Test Match Betting: Harmison the player, Harmison the man
On his day Steve Harmison is one of the most lethal fast bowlers in the world. On another day his line and length is erratic, his head drops and he's a liability. Andrew Hughes looks at the reasons behind Harmy's inconsistency.
A lanky youngster with a nasty bouncer, Steve Harmison was plucked from the obscurity of Durham ahead of his time. In his way, he has come to represent the good and the bad of English cricket. That we can still find such talent is testament to the hard work and enthusiasm of grassroots coaches and to the enduring popularity of the sport.
That such players can arrive at the international level with their mental weaknesses intact, is an indictment of the inadequacies of our county game. Yet with the fading of Simon Jones and Andrew Flintoff's continuing injury niggles, a seemingly rejuvenated Harmison is now a senior figure and a vital part of England's future, beginning with the current tour of the West Indies. So how do we assess Harmison? A wasted talent or misunderstood genius?
When the going gets tough...
His propensity for homesickness is well-documented. It is easy to sneer and mock but many of us might feel the same, separated from our loved ones for prolonged periods. Yet you might expect a modern international sportsman to have found a way to ensure it didn't affect his performance. Harmison's bowling average of 36.60 overseas, compared to 28.28 at home is evidence of his inability to do so. But his homesickness, like his sensitivity to criticism and tendency to let his head drop when things go badly, are symptoms of the same mental weakness, a weakness that was not exposed in the cosy world of county cricket. As Hick, Ramprakash and others have found, it simply does not prepare you for the rigours of the international game.
The England management did their best to help. Duncan Fletcher identified his problems and encouraged him to spend his spare time overseas in the company of his closest friends, like Flintoff. But rather than concentrating on his homesickness, they would have done better to focus on his bowling. Like a trainer taking a long time to work out what makes a thoroughbred racehorse tick, only now are the England management aware of what Harmison the player, as opposed to Harmison the person, really needs.
He needs overs under his belt. It's as simple as that. Fletcher's England were rightly concerned to protect their quick bowlers from the monotonous treadmill of county cricket. For the likes of Simon Jones, with his dodgy knees, it worked. For Harmison, it did not. A rhythm and confidence bowler with a fragile ego, he needs to be in the groove, to be able to turn up and bowl without having to think too much about it. It was up to the management to work out that helping him to feel good about his bowling on tour would do more to boost his confidence and combat homesickness than any number of bonding sessions. Finally, the lessons seem to have been learnt. Never again will a half-fit rusty Harmison pitch up to bowl the first ball of a Test as he did at Brisbane in 2006.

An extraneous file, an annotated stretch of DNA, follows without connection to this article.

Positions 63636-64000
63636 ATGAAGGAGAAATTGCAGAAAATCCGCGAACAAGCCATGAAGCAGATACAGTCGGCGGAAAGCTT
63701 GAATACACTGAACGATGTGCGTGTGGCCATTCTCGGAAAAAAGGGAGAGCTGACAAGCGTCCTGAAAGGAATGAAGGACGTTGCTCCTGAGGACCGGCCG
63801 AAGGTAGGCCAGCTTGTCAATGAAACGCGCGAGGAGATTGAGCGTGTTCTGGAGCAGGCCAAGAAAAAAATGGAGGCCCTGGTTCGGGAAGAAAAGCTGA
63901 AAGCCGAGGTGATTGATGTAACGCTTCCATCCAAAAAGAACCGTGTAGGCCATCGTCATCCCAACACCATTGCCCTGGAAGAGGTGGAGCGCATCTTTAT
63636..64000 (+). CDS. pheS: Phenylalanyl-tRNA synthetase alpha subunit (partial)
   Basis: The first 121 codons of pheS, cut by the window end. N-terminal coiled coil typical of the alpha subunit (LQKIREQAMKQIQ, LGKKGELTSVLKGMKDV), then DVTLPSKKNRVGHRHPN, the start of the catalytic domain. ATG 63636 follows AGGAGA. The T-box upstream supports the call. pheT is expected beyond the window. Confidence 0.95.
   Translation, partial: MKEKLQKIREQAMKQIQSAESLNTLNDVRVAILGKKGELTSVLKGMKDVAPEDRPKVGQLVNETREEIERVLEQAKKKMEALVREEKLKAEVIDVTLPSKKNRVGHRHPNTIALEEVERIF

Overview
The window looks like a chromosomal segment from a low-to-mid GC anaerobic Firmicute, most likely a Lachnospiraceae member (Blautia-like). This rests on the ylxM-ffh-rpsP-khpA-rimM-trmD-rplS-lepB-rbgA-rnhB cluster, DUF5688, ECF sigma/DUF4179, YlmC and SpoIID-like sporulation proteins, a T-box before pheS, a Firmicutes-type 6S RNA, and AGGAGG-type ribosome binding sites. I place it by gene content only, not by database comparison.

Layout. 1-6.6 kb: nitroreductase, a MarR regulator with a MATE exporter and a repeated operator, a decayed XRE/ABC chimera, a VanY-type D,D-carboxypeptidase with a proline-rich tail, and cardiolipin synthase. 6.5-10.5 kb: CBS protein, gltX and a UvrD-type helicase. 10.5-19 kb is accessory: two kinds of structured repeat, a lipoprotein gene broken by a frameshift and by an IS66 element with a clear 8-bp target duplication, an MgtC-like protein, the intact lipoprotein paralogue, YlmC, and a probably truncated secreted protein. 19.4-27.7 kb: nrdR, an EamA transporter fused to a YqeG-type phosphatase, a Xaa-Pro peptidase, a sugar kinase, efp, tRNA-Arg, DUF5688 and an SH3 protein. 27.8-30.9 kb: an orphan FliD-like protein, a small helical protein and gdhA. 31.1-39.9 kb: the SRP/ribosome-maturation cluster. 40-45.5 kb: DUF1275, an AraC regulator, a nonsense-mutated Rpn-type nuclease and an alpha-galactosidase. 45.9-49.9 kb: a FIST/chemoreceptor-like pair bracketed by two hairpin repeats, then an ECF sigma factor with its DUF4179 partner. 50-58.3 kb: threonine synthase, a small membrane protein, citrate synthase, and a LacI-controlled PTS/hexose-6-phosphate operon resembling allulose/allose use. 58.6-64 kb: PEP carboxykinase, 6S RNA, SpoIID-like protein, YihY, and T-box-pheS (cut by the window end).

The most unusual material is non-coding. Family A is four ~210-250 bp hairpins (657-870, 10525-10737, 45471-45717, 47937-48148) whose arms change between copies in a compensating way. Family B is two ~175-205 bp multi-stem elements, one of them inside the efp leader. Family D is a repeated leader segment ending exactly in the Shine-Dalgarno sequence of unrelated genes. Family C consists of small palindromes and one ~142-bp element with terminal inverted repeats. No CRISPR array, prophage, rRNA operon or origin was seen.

This tour, he has done plenty of bowling already and the way he persevered on a flat pitch at St Kitts last week was encouraging. Yet the fact remains that, even when at his best, Harmison is a horse for a certain kind of course. Aside from Perth and Old Trafford, it is the Caribbean that provides the hard surface that turns him from useful to deadly. His stats show that conclusively. Against the West Indians in England, he averages 31.81 runs per wicket. Yet on their own patch in the Caribbean, he has taken 23 wickets at an astonishing 14.28 apiece, including a devastating burst of 7-12 at Kingston in 2004. With a fully fit Flintoff the only other English pace bowler capable of frightening the opposition, Harmison's contribution is even more vital to his new captain than it was to Michael Vaughan. He will be the key man if England are to justify their short odds of [2.32] to win the First Test starting next Wednesday.